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Industrial Strategy

Part of Laser Misuse (Vehicles) Bill [Lords] (Programme) – in the House of Commons at 6:23 pm on 18th April 2018.

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Photo of Michelle Donelan Michelle Donelan Conservative, Chippenham 6:23 pm, 18th April 2018

I am delighted to speak briefly in this debate on a topic that is so important to our country and economy. I welcome the industrial strategy, which highlights the fact that the Government appreciate the need to be an engine for change. That is more important now than ever before, with Brexit, the technological revolution and the changing nature of the labour market.

The industrial strategy sets out five foundations of economic policy, but perhaps the most important foundation is people. People are the backbone of the economy and business, and the inventors and engineers of technology. We need a flexible workforce in today’s economy and tomorrow’s, so we need to ensure that the labour market has the correct skills to be flexible and progress our economy.

Currently, though, we have a skills gap, as Members in all parts of the House have recognised. I am passionate about tackling the skills gap in Wiltshire and the UK, having called it “the ticking time bomb” previously in this place. In fact, research from the Open University has found that the skills shortage means that there is a cost to UK business of more than £2 billion a year in higher salaries, recruitment costs and temporary staffing. The skills gap is particularly stark in the STEM and engineering sector. According to EngineeringUK, about 1.3 million workers are required each year to replace the ageing workforce and those leaving the sector. That is particularly pertinent in Wiltshire, which is a hub of engineering, design and technology. Every year I hold my own festival of engineering. Last year more than 3,000 students attended, and I hope to do it again this year in the Year of Engineering.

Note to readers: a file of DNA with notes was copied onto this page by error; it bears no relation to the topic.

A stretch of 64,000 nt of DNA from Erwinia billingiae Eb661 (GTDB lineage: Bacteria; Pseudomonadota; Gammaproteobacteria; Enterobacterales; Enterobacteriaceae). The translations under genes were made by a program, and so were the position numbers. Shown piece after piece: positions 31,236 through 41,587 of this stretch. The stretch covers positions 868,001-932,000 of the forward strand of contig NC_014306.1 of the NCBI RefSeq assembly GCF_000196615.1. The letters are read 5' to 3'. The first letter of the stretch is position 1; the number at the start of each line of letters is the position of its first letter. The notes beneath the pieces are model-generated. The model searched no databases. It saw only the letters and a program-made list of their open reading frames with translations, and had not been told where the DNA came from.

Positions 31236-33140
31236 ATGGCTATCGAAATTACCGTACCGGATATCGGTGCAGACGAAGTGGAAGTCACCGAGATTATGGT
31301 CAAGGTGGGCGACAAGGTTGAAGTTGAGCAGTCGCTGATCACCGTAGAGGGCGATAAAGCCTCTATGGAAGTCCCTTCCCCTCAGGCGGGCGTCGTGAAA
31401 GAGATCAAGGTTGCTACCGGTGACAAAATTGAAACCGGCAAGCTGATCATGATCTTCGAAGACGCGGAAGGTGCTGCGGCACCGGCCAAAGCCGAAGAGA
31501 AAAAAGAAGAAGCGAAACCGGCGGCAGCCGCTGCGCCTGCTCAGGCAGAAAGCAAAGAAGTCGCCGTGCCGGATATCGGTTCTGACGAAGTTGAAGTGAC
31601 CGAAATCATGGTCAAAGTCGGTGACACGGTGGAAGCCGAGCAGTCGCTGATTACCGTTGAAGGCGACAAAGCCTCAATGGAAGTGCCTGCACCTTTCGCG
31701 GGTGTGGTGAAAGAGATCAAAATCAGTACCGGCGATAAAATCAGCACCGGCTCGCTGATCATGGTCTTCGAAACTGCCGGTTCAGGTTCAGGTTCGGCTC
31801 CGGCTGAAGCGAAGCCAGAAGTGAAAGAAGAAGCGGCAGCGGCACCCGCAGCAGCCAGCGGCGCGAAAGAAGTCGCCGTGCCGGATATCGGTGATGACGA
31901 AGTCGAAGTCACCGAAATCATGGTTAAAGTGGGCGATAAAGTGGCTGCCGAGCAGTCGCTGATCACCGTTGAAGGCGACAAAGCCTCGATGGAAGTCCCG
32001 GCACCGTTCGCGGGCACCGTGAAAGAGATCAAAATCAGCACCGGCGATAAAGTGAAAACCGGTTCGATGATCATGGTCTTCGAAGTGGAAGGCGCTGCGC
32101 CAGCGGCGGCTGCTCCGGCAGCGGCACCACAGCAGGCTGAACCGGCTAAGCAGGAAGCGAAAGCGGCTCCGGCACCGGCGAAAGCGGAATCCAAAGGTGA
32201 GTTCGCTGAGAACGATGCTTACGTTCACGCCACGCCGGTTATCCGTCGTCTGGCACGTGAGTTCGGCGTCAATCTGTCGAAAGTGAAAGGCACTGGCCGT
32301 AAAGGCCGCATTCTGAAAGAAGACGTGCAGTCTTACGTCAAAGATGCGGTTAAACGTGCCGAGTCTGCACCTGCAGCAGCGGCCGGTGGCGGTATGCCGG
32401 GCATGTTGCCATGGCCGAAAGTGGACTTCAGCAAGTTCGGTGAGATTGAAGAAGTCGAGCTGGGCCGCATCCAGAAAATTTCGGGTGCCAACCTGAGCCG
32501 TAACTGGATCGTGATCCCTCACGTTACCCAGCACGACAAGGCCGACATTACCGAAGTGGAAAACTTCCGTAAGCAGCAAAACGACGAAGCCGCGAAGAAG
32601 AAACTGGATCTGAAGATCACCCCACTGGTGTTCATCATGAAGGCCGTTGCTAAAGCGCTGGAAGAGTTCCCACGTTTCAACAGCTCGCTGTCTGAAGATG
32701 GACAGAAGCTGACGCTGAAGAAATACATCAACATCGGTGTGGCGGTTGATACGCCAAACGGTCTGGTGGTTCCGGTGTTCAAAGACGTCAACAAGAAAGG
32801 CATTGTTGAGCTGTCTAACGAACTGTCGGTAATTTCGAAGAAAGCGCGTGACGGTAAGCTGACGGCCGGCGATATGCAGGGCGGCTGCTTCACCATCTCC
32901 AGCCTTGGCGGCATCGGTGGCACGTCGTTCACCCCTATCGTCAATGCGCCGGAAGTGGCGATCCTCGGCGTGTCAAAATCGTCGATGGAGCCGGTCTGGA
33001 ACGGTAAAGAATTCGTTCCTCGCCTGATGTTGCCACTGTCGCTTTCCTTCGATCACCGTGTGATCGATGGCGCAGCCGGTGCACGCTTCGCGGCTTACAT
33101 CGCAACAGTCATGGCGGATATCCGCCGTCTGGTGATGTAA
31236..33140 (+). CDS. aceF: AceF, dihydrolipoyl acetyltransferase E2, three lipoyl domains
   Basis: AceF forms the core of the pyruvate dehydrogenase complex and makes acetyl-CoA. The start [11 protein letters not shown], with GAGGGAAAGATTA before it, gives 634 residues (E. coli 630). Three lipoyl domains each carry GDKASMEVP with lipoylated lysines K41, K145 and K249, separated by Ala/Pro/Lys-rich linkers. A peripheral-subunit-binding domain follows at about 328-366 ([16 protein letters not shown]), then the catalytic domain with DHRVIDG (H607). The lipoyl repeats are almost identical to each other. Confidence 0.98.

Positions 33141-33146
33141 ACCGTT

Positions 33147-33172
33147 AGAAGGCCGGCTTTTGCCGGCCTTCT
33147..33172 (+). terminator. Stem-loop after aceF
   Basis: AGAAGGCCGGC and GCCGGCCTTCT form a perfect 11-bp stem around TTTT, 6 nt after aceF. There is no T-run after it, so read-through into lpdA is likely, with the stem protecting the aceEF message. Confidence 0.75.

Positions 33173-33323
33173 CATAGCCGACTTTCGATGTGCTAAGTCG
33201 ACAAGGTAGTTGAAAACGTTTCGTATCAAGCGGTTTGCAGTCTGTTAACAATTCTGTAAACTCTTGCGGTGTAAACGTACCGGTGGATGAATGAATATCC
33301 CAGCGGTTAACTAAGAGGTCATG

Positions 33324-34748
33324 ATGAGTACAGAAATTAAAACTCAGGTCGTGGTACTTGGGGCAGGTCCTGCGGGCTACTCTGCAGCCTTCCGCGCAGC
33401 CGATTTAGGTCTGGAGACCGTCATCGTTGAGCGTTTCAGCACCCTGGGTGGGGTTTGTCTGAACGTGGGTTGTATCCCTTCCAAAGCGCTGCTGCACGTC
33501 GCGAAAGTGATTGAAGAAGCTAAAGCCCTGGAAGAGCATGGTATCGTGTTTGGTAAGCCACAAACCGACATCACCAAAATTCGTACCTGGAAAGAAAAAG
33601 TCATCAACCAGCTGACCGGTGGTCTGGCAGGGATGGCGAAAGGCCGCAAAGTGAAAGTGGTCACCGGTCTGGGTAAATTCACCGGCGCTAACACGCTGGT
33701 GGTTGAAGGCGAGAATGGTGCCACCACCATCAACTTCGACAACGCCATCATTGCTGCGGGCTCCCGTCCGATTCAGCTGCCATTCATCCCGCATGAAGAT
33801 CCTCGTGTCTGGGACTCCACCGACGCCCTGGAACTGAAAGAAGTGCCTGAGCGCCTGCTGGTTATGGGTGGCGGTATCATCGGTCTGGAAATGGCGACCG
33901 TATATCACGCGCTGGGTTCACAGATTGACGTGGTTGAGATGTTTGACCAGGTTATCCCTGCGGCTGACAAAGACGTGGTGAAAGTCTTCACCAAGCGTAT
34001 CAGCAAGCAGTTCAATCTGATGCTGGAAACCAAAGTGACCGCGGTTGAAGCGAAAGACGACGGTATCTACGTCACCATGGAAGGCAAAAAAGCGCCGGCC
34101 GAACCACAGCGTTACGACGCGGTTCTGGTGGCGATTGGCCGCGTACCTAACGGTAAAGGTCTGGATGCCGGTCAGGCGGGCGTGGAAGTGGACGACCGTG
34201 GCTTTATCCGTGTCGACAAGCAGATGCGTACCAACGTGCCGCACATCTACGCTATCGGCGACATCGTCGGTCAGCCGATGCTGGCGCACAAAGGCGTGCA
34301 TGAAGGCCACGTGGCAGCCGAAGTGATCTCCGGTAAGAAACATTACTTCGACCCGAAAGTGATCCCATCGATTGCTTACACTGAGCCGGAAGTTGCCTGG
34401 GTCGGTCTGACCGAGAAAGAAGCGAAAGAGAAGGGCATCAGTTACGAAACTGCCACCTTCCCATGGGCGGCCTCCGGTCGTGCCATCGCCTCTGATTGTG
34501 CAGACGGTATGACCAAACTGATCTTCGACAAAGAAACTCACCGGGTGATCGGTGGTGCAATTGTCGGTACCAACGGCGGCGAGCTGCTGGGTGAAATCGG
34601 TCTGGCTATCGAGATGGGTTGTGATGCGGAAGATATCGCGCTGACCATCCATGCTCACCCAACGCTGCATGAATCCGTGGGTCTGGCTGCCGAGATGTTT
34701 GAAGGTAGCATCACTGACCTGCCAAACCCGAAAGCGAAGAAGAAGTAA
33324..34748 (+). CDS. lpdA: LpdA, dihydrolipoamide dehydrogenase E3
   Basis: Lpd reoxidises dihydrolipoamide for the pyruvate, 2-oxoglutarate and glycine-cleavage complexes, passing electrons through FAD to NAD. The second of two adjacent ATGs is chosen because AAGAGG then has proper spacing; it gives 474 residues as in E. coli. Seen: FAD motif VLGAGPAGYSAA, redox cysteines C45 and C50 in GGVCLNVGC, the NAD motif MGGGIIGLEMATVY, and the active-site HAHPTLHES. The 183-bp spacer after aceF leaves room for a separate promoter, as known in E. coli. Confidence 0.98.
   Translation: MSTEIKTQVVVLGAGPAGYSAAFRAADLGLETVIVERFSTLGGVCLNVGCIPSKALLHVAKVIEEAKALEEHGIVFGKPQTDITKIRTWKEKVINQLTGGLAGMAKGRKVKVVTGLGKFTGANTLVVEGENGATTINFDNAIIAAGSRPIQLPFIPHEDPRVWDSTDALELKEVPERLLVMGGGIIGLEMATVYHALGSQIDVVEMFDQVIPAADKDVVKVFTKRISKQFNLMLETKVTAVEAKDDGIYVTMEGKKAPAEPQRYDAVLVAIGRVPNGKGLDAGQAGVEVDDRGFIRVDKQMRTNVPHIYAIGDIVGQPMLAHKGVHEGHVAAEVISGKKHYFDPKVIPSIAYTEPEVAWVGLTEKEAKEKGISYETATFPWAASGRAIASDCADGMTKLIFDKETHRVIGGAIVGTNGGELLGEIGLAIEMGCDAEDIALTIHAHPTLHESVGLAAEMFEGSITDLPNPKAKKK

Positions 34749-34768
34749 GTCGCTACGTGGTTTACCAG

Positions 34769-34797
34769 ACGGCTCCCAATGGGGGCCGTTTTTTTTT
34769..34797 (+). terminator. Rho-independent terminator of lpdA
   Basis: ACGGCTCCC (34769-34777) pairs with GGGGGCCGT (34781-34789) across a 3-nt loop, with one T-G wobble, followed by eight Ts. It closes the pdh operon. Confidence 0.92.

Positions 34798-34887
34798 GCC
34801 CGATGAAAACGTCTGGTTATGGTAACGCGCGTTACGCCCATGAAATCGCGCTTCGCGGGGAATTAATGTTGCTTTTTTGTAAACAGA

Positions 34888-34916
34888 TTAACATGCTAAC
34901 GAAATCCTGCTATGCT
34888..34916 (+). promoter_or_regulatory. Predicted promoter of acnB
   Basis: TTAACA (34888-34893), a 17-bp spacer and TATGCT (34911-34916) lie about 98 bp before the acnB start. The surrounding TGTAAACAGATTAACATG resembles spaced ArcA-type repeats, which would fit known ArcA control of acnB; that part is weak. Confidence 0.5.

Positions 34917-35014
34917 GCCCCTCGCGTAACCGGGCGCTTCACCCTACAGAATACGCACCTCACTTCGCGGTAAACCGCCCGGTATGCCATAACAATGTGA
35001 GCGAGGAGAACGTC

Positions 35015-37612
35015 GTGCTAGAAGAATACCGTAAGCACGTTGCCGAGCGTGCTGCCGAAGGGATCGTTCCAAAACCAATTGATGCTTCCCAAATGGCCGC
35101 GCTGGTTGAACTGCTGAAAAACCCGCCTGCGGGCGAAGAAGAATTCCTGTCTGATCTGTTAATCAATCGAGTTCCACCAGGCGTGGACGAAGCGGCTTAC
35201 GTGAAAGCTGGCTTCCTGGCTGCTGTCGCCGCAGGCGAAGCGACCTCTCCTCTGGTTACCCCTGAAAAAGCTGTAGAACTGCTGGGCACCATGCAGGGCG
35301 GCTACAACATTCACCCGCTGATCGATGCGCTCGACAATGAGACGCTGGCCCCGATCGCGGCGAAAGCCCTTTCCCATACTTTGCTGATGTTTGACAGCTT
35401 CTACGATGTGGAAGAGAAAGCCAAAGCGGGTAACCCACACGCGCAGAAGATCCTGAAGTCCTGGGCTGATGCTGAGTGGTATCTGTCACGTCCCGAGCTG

I welcome the investment of an additional £406 million in maths, digital and technical education, which will help to address the shortages in the STEM sector, but I believe that T-levels will prove the key to tackling the skills gap. The UK currently ranks 16th out of 20 OECD countries for the proportion of people with technical qualifications across STEM areas, whereas T-levels will provide a qualification that is academically regarded as well as being backed by industry. It will be relevant, applicable, and without stigma. For too long, the technical pathway has been littered with confusion and with various different routes.

I also welcome the ability for us to foster a flexible workforce through the creation of a national retraining scheme by the end of the Parliament, including a £64 million investment in digital and construction retraining. In essence, the beneficiaries of all this will be people. It will help to create highly skilled and better-paid jobs for the next generation, improving living standards across the country.

A core mission of the industrial strategy is to tackle our productivity lag. That is a real problem, and the industrial strategy provides us with real solutions. It is a huge opportunity. The national productivity investment fund will provide an additional £31 billion of investment over six years, which will enable us to seize this opportunity rather than talking down our country and our economy, as Opposition Members have done today.

This is a long-term strategy. It is not a theory but an action plan, involving more than £460 billion of projects currently sitting in the infrastructure and construction pipeline. Most importantly, it will tackle the skills gap and the productivity lag that for too long have impeded our economic growth.